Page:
Service learning develops new ways to serve during pandemic

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With concerns over student safety and risks surrounding the spread of COVID-19, the Service Learning Program has altered the way Marquette conducts service learning. 

“We’ve had to do a lot of pivoting because of COVID. We’ve got a lot more virtual placements than we’ve ever had before,” Kim Bohat, director of service learning, said. 

At Marquette, service learning is used in a variety of different classes. The Marquette website describes service learning as “student academic learning through meaningful service experiences, which encourage and enable Marquette’s faculty and students to positively impact the community.” 

Different classes that use service learning range from Sales and Marketing to Veterans’ Health and Culture. All of these classes, as well as the service learning program as a whole, have adapted to new ways of doing things.

“We have seven reflection sessions that we typically offer to anybody doing service learning,” Bohat said. “We usually meet in the union, do small group conversations, so we’ve moved all those to Zoom and we’re doing virtual breakout sessions and things like that.”

Bohat also teaches practical cases in medicine. They’ve had to come up with a completely new approach to service learning. 

“Those students are typically at places like free clinics, working at the hospital,” Bohat said. “Medical settings don’t necessarily need or want extra bodies hanging out so it’s been kind of hard to find placements for those students. Instead we partnered with Milwaukee Film and participated in the Minority Health Film Festival this fall.” 

Practical Cases in Medicine is not the only class that has changed due to COVID-19. Veterans’ Health and Culture has also changed. Normally those students are out in the community working with veterans at different organizations throughout the community. Now, students have been talking to veterans over the phone or via other virtual options such as FaceTime or Skype.

“For service learning the value in it is that interaction with another person in that physical environment,” Benjamin Theilen , said. “So I think when you move it to Facetime, or Skype format or telephone format, you might lose a little bit of what it’s like to actually be in that physical environment.”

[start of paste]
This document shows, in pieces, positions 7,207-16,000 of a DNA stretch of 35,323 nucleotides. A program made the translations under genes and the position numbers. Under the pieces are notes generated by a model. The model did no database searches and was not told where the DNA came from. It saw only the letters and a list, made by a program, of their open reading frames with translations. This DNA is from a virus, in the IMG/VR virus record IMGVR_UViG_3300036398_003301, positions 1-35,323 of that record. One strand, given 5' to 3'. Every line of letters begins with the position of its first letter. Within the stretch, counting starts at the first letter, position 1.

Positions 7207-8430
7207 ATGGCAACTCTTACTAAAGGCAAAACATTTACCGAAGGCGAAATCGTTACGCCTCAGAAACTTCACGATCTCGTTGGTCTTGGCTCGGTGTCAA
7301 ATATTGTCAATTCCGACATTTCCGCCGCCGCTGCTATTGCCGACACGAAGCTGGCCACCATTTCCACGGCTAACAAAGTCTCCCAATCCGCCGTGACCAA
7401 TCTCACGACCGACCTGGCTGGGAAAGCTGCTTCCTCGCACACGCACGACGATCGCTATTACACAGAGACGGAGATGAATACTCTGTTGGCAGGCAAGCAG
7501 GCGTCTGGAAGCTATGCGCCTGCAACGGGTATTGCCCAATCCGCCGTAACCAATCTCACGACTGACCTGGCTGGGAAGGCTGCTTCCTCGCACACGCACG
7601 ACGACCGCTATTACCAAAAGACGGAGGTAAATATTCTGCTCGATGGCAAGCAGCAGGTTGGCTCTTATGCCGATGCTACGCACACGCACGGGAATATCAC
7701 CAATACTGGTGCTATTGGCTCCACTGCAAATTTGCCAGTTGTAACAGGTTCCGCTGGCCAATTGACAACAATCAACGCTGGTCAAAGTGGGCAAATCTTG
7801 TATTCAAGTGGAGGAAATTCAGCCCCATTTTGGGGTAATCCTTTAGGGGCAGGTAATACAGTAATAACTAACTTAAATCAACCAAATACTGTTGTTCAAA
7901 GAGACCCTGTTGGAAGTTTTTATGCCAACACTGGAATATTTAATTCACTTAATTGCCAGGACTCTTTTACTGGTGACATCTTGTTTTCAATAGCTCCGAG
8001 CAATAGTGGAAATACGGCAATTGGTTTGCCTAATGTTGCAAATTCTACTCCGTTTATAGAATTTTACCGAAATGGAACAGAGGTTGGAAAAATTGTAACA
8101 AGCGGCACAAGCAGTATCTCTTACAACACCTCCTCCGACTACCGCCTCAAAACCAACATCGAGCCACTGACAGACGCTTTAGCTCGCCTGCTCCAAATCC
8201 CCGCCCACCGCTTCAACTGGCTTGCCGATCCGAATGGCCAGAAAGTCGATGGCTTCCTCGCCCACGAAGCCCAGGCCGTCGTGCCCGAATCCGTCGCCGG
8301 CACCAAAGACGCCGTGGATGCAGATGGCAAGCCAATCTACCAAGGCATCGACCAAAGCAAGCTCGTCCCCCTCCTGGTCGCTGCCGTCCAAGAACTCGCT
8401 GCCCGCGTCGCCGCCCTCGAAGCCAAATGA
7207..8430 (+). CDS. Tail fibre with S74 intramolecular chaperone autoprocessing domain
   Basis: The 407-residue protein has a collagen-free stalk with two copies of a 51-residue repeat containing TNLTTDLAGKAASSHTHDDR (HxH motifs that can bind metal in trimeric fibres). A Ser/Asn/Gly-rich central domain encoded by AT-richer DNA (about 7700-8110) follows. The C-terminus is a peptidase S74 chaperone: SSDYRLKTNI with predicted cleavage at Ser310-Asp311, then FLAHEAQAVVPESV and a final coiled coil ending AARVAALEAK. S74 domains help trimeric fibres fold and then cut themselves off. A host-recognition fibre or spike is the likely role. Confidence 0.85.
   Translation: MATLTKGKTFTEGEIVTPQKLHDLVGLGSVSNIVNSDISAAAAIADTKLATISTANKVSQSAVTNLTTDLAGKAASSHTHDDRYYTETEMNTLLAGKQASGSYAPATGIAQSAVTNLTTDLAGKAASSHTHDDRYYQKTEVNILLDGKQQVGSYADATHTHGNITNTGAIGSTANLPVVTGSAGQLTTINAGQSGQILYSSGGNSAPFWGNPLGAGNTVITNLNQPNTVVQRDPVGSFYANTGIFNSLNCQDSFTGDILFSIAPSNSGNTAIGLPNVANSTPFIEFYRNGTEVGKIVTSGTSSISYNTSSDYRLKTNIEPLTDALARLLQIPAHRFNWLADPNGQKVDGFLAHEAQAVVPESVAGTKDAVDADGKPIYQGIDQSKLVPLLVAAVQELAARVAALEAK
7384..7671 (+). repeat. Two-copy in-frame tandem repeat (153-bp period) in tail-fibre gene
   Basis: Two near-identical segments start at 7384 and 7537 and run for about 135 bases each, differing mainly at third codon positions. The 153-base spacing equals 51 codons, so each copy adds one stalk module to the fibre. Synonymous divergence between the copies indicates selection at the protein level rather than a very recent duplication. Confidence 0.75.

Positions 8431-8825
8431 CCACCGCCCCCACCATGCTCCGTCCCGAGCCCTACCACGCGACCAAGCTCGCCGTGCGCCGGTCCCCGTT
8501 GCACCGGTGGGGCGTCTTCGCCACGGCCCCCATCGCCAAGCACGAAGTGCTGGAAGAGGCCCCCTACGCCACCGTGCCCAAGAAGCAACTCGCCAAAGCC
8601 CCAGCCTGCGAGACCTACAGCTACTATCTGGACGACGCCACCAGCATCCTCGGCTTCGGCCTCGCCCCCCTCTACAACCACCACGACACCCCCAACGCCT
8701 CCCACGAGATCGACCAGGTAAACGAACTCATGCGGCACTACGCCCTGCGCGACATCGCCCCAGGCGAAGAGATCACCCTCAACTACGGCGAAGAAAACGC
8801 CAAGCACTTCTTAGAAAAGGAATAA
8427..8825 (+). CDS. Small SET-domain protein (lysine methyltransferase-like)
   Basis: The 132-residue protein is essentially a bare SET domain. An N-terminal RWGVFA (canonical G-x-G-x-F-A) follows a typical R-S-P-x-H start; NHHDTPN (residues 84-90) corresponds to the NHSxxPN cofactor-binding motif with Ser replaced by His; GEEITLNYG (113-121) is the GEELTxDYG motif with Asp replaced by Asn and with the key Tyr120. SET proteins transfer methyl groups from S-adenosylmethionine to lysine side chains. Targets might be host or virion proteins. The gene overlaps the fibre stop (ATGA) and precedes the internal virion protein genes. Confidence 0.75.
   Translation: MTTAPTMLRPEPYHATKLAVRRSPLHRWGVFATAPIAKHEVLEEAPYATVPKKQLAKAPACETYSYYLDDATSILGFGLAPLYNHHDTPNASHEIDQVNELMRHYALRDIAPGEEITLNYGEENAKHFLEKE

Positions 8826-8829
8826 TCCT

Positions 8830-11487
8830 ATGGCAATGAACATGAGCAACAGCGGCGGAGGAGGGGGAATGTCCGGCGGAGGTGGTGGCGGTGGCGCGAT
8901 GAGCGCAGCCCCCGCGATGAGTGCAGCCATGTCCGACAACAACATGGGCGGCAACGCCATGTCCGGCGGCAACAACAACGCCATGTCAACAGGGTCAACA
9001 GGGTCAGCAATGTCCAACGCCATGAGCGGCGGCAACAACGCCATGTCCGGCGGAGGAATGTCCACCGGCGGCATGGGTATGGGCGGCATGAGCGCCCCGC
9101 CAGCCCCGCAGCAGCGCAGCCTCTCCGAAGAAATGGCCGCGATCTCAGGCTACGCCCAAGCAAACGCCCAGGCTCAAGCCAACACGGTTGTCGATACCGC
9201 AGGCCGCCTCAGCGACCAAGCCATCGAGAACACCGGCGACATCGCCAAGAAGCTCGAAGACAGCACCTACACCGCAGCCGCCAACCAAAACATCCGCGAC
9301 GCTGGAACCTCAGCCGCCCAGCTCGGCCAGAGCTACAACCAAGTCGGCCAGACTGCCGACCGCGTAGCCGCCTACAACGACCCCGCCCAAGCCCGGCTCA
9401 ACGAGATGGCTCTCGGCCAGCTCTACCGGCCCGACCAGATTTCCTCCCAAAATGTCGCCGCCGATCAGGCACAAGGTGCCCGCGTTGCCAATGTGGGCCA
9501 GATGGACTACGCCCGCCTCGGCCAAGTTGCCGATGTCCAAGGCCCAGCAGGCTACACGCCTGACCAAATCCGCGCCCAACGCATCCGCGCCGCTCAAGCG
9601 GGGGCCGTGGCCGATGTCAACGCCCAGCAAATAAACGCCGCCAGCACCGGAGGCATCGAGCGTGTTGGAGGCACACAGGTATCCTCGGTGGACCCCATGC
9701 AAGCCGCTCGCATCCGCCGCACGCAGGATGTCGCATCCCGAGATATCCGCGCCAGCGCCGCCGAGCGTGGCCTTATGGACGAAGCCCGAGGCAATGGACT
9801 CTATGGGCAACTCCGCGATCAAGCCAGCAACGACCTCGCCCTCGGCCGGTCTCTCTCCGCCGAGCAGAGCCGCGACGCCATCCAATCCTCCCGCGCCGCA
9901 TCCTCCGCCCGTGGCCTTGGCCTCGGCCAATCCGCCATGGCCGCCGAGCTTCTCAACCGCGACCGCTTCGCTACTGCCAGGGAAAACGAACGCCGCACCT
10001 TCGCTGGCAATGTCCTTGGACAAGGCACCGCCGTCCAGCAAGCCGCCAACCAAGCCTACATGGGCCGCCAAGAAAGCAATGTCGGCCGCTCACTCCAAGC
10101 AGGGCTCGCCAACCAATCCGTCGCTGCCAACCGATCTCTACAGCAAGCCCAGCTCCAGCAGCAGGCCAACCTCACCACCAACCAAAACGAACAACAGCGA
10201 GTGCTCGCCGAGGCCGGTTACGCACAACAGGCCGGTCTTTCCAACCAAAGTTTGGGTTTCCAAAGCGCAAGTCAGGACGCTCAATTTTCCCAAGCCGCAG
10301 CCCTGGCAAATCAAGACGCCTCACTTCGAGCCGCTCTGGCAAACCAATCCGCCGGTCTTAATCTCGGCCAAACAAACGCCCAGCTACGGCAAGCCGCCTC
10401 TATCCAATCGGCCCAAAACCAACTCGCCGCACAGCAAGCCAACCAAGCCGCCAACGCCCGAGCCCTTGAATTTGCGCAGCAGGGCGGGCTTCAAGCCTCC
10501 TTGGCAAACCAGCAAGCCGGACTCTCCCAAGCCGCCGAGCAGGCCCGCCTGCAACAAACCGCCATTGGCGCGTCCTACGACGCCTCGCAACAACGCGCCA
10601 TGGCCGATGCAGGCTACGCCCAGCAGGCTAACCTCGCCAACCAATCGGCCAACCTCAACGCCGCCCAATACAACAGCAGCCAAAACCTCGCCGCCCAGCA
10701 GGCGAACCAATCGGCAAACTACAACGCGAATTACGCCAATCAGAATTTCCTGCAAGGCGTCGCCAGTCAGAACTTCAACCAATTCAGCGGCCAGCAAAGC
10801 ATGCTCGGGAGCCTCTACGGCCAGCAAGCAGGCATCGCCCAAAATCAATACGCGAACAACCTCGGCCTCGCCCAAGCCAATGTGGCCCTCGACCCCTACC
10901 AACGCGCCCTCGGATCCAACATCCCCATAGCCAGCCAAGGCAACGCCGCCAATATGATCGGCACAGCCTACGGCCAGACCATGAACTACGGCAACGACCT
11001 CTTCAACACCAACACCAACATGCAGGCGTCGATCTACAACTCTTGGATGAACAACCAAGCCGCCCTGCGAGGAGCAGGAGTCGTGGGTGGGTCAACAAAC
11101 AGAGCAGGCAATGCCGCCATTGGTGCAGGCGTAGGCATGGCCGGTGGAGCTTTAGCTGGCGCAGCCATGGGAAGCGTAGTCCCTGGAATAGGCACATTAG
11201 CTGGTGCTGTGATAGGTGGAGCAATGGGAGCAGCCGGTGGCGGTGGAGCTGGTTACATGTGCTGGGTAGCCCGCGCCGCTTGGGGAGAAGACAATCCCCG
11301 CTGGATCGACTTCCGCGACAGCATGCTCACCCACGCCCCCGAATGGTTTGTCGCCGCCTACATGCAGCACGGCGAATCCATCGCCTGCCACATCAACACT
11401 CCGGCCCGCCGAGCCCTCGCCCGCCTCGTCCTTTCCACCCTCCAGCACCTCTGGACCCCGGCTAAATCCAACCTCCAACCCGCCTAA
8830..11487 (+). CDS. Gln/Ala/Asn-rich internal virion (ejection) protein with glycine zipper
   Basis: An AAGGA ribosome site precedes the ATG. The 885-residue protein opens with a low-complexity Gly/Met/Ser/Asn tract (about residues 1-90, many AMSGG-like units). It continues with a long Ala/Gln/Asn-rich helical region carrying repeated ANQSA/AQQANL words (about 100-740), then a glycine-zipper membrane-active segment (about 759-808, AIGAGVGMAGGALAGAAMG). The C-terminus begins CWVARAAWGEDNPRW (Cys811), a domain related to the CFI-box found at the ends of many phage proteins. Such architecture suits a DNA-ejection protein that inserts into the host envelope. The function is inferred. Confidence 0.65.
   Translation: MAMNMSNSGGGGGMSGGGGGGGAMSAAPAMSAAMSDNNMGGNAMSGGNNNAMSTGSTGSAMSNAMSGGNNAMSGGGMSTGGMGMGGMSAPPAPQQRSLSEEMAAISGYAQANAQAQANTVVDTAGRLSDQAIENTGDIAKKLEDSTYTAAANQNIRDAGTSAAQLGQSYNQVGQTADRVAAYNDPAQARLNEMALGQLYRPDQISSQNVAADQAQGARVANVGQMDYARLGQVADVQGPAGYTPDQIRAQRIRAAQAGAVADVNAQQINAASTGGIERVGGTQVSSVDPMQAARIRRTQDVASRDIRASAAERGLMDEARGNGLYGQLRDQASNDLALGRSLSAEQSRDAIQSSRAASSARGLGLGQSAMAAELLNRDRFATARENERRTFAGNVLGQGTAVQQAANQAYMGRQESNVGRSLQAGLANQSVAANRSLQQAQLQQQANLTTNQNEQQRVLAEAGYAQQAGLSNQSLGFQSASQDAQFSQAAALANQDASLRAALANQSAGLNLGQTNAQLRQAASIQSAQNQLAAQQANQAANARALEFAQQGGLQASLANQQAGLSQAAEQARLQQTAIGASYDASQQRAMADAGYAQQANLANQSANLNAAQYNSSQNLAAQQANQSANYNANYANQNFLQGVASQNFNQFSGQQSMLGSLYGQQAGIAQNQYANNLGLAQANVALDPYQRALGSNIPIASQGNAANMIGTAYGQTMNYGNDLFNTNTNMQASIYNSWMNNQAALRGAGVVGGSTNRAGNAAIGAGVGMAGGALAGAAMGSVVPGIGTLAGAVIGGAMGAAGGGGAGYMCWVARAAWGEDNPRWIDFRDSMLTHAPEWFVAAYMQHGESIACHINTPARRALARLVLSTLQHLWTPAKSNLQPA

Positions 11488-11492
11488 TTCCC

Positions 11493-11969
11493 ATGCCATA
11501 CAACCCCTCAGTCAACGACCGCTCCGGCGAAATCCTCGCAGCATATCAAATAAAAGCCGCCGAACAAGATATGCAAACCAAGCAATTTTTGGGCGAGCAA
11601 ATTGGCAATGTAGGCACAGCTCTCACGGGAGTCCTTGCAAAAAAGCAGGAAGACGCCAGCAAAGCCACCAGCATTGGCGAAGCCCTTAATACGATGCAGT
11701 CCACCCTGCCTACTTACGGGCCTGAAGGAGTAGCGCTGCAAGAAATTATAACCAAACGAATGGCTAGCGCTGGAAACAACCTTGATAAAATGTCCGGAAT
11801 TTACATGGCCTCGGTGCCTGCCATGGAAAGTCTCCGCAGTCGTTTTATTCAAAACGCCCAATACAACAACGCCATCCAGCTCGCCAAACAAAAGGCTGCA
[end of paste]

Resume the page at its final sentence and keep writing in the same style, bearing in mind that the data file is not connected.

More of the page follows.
Despite the switch to a virtual format, Theilen still believes that service learning has still been productive.

“So far from what I’ve heard from the students and the participating places it’s been a great experience to still have the opportunity to talk and see each other virtually and spend the time allowing veterans to share their stories and experiences,” Theilen said.

In addition to moving towards more virtual formats, there have also been a few other changes within service learning. Many service learning classes have a required number of service hours. Due to COVID-19 there aren’t as many service opportunities for certain classes. With an effort to keep both community partners and students safe there have been changes made to certain policies. 

“We decreased the amount of hours that we normally would require,” Abiola Keller, a professor of nursing, said. “A key part of service learning is developing and maintaining relationships with the community, and to do that you need to spend time.”

Keller is a course lead for culture and health. 

The Office of Service Learning also created a program to help K-12 students in Milwaukee Public Schools transition to their schools’ online formats.

“We started with community service programs over in Student Affairs and with the Burke Scholarship Program in Student Development and we started an MU tutoring hub,” Bohat said. “It’s our way of reaching out to partners who are struggling to reach their students. So we’re tutoring at a couple of different schools and just kind of offering more support than we normally would.” 

Even with the new changes this semester, some faculty still feel the program has been successful.

“The idea of service learning and giving students the opportunities to have encounters that they normally wouldn’t have, I think it’s absolutely been successful. I think in terms of service learning and the way we’ve traditionally done it, it’s a work in progress,” Keller said.

Theilen had similar feelings about how this semester in service learning has gone with the new changes.

“I can’t say enough great things about the service learning program and their office at Marquette,” Theilen said. “They’ve got phenomenal staff that help the students and the faculty and they really do a phenomenal job.”

This story was written by Megan Woolard. She can be reached at megan.woolard@marquette.edu.